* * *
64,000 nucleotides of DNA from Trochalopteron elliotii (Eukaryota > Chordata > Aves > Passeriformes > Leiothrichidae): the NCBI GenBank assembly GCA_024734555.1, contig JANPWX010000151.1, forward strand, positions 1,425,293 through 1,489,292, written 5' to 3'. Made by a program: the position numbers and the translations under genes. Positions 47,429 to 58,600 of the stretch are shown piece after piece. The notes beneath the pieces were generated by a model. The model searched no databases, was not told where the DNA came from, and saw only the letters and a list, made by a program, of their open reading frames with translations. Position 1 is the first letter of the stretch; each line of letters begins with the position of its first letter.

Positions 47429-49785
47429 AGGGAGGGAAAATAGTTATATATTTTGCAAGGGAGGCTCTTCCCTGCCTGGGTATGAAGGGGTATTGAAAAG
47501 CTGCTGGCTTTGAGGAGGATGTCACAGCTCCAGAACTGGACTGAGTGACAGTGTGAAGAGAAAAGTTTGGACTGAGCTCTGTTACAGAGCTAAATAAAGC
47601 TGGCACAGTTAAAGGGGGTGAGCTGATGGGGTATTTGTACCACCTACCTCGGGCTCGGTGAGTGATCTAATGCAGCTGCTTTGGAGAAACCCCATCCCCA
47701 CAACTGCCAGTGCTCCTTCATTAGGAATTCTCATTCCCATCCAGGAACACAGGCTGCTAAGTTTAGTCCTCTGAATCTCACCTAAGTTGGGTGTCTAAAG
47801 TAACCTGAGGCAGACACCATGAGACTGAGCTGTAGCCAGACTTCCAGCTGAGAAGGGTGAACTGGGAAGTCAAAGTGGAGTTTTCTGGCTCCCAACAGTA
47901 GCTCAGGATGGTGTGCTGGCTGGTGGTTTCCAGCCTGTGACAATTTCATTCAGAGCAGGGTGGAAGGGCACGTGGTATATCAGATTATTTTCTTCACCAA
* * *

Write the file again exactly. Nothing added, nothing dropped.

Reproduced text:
64,000 nucleotides of DNA from Trochalopteron elliotii (Eukaryota > Chordata > Aves > Passeriformes > Leiothrichidae): the NCBI GenBank assembly GCA_024734555.1, contig JANPWX010000151.1, forward strand, positions 1,425,293 through 1,489,292, written 5' to 3'. Made by a program: the position numbers and the translations under genes. Positions 47,429 to 58,600 of the stretch are shown piece after piece. The notes beneath the pieces were generated by a model. The model searched no databases, was not told where the DNA came from, and saw only the letters and a list, made by a program, of their open reading frames with translations. Position 1 is the first letter of the stretch; each line of letters begins with the position of its first letter.

Positions 47429-49785
47429 AGGGAGGGAAAATAGTTATATATTTTGCAAGGGAGGCTCTTCCCTGCCTGGGTATGAAGGGGTATTGAAAAG
47501 CTGCTGGCTTTGAGGAGGATGTCACAGCTCCAGAACTGGACTGAGTGACAGTGTGAAGAGAAAAGTTTGGACTGAGCTCTGTTACAGAGCTAAATAAAGC
47601 TGGCACAGTTAAAGGGGGTGAGCTGATGGGGTATTTGTACCACCTACCTCGGGCTCGGTGAGTGATCTAATGCAGCTGCTTTGGAGAAACCCCATCCCCA
47701 CAACTGCCAGTGCTCCTTCATTAGGAATTCTCATTCCCATCCAGGAACACAGGCTGCTAAGTTTAGTCCTCTGAATCTCACCTAAGTTGGGTGTCTAAAG
47801 TAACCTGAGGCAGACACCATGAGACTGAGCTGTAGCCAGACTTCCAGCTGAGAAGGGTGAACTGGGAAGTCAAAGTGGAGTTTTCTGGCTCCCAACAGTA
47901 GCTCAGGATGGTGTGCTGGCTGGTGGTTTCCAGCCTGTGACAATTTCATTCAGAGCAGGGTGGAAGGGCACGTGGTATATCAGATTATTTTCTTCACCAA